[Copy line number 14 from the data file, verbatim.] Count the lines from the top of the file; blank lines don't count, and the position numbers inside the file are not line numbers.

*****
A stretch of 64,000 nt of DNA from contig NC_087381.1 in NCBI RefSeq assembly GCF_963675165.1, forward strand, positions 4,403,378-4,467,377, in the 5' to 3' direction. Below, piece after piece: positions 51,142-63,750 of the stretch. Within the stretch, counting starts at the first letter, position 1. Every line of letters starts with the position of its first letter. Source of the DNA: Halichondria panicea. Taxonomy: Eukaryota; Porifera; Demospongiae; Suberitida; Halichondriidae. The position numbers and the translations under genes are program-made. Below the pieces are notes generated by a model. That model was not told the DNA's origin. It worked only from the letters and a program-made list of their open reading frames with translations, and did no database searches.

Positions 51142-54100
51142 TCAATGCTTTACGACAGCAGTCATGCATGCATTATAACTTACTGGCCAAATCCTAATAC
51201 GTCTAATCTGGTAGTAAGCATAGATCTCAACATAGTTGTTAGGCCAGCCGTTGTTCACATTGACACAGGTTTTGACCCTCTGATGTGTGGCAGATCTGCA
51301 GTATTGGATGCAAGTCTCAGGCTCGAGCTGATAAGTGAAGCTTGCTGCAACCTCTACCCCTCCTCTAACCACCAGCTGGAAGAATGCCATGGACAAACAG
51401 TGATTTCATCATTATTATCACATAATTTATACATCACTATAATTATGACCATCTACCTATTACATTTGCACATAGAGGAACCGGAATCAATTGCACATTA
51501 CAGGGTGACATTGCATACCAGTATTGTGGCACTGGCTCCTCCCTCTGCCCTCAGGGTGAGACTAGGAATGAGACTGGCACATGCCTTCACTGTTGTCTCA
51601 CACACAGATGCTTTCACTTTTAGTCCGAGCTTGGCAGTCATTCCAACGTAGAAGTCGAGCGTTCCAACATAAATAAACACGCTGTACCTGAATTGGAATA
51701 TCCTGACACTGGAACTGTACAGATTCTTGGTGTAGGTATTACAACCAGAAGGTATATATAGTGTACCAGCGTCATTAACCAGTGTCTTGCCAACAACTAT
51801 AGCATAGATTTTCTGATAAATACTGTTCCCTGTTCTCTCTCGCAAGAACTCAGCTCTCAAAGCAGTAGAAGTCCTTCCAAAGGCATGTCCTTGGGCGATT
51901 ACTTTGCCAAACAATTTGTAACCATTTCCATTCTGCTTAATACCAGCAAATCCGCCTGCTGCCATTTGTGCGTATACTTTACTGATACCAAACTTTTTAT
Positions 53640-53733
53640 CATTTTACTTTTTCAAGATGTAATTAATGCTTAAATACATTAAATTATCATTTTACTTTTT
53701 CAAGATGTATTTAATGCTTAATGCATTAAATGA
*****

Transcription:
53701 CAAGATGTATTTAATGCTTAATGCATTAAATGA